If you absolutely have to make changes to your retirement plan, it might be a better idea to cut back on how much you are contributing rather than taking a loan or withdrawal. Just don’t drop below your employer matching requirements. That is essentially free money your employer is offering you. It would be a shame not to take it.
Leaving your retirement fund alone could allow you to see record gains as the market recovers. If you are feeling an absolute necessity for cash from your savings funds, first consult your financial advisor about potential alternatives.
4. Consider Dollar-Cost Averaging
So what happens when lifestyle changes due to COVID have lowered your spending, and you still have maintained a steady income throughout the pandemic, allowing you to maintain a surplus cash flow? First off, congratulations- you’re one of the lucky ones! Second, you may want to consider implementing a dollar-cost averaging strategy with your extra change.
Dollar-cost averaging spreads out your stock or fund purchases at regular interviews in equal amounts. The purpose is to reduce the volatility created by purchasing lump-sums of investments at a potentially high price point. It essentially smooths out your purchase price over time, balancing high purchase prices with lower ones. Bear markets make for great opportunities for dollar-cost averaging as you are purchasing stocks in times other investors are too afraid to buy, taking advantage of the subsequent lower prices.
As with all financial strategies, this is highly dependent on your financial circumstance and risk tolerance. This strategy might not be best suited for someone who feels panic when markets flash red, and that’s okay! Your financial advisor can help you assess if this strategy is right for you.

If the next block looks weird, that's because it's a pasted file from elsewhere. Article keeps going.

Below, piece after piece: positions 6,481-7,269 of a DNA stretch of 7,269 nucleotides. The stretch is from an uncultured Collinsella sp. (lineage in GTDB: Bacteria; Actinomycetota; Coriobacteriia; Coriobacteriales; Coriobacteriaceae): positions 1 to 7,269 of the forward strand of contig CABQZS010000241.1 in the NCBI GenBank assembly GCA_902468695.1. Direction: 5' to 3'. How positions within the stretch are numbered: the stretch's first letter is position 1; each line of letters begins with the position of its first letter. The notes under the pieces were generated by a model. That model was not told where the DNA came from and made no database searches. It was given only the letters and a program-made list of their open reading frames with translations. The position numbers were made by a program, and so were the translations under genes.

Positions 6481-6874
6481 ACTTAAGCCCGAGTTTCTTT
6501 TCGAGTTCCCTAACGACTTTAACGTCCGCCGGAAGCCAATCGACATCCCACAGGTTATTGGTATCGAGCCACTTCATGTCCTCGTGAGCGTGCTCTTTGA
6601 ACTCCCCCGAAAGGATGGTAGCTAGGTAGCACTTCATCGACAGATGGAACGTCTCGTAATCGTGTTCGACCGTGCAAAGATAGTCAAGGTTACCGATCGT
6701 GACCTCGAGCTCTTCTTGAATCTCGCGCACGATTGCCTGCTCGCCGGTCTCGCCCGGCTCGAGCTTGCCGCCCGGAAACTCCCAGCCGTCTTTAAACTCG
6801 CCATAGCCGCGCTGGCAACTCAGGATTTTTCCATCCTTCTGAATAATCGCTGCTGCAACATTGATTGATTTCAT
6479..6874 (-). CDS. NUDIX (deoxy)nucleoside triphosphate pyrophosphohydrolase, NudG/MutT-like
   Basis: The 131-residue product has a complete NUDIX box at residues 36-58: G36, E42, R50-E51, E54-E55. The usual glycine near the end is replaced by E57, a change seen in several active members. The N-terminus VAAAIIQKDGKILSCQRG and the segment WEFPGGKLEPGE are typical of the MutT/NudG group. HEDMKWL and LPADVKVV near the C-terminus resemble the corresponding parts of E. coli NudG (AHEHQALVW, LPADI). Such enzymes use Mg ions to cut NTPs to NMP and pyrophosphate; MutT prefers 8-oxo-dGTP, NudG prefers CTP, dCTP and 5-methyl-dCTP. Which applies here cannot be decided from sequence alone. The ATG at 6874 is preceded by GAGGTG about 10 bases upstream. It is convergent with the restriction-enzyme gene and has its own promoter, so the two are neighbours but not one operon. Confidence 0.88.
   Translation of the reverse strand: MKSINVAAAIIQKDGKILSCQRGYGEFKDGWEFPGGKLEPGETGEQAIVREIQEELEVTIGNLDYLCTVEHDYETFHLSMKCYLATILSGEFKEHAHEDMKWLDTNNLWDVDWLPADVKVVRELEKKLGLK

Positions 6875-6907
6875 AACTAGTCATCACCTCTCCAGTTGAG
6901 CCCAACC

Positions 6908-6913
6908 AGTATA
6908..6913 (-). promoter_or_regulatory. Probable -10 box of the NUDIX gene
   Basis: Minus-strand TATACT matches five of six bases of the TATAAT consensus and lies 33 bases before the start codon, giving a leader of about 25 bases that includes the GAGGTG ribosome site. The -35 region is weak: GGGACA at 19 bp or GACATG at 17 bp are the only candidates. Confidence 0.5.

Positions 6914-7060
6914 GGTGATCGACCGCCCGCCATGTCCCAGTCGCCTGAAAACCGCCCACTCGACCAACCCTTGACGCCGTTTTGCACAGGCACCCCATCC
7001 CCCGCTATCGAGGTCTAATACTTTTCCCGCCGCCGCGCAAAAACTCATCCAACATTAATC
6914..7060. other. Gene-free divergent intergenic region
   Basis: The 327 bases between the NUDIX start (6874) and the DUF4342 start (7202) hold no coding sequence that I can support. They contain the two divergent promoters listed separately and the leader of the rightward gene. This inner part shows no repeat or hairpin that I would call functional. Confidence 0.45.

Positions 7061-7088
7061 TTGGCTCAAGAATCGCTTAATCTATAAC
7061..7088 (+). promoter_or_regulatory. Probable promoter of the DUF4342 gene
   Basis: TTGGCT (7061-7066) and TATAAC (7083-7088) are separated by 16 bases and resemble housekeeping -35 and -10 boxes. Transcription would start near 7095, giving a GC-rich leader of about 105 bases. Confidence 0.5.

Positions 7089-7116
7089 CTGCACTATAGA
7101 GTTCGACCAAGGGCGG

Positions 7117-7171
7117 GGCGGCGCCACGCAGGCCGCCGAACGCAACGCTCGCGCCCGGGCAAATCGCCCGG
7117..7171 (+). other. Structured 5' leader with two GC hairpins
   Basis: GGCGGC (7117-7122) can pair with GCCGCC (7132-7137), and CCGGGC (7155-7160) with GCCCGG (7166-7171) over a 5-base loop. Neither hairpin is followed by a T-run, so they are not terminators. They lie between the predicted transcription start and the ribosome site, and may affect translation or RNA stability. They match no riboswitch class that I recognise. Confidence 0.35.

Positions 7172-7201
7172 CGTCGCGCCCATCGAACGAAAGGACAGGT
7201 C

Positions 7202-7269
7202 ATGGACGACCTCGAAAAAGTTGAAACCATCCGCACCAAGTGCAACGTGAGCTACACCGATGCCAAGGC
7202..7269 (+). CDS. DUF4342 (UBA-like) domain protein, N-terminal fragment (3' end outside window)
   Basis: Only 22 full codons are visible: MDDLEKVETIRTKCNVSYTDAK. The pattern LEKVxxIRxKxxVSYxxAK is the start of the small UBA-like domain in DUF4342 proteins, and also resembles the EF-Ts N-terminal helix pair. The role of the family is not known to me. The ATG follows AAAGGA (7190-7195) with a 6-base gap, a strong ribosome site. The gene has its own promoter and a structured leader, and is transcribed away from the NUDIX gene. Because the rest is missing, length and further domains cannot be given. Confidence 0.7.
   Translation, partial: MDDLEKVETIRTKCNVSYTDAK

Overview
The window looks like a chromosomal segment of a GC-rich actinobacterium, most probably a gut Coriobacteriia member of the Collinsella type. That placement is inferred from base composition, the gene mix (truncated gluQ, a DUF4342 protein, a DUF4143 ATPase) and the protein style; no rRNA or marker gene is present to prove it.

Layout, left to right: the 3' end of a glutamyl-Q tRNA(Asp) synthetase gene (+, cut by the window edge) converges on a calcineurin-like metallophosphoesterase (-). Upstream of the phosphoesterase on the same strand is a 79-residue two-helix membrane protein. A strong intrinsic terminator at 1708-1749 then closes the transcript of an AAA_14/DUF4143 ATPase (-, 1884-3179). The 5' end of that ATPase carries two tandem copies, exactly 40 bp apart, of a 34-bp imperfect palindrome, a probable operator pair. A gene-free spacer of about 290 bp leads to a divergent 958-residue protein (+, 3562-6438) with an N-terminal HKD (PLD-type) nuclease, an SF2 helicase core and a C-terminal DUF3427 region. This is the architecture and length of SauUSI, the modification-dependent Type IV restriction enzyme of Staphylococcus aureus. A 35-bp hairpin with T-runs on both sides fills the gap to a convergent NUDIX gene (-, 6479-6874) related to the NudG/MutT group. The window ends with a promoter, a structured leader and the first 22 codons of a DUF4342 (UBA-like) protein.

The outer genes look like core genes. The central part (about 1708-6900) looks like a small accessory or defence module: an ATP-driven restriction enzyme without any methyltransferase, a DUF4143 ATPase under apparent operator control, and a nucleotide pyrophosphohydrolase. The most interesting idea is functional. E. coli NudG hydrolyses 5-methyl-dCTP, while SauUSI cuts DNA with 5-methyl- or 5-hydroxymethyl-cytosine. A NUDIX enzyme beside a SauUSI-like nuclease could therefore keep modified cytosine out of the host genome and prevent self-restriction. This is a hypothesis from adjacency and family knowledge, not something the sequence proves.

5. Resist the Urge to Make Radical Adjustments
As tempting as it may be to withdraw funds at the sign of a potential recession, it is important to stick to your current financial plan and trust that these downturns are in fact, temporary. While the effects of COVID-19 are very real for both individuals and businesses, historically economies rebound and will do so faster than they depleted.
While short-term risk is nerve-racking, its important to remember that your current investment situation was constructed to handle these changes so that long-term, you still come out on top.
Emotional investing can harm you more than it can help you. If you find yourself feeling additional stress at negative volatility, it could be valuable to have a conversation about adjusting your investment strategy. Before making any decisions, always consult your financial advisor.
It is always stressful to think about the impacts of circumstances beyond our control, especially in regard to our finances. A financial advisor can help you better understand how you may be impacted by financial turmoil and help you come up with a plan to protect your finances so that you may rest easy at night. Talking to an advisor can help you develop a strategy that’s best for you during uncertain economic times. If you want to know more about how concerns about how COVID-19 could impact your financial situation, schedule a consultation with me.
This content is intended to be used for informational purposes only and does not constitute professional advice. Please contact your financial advisor before implementing any changes based on the content of this article.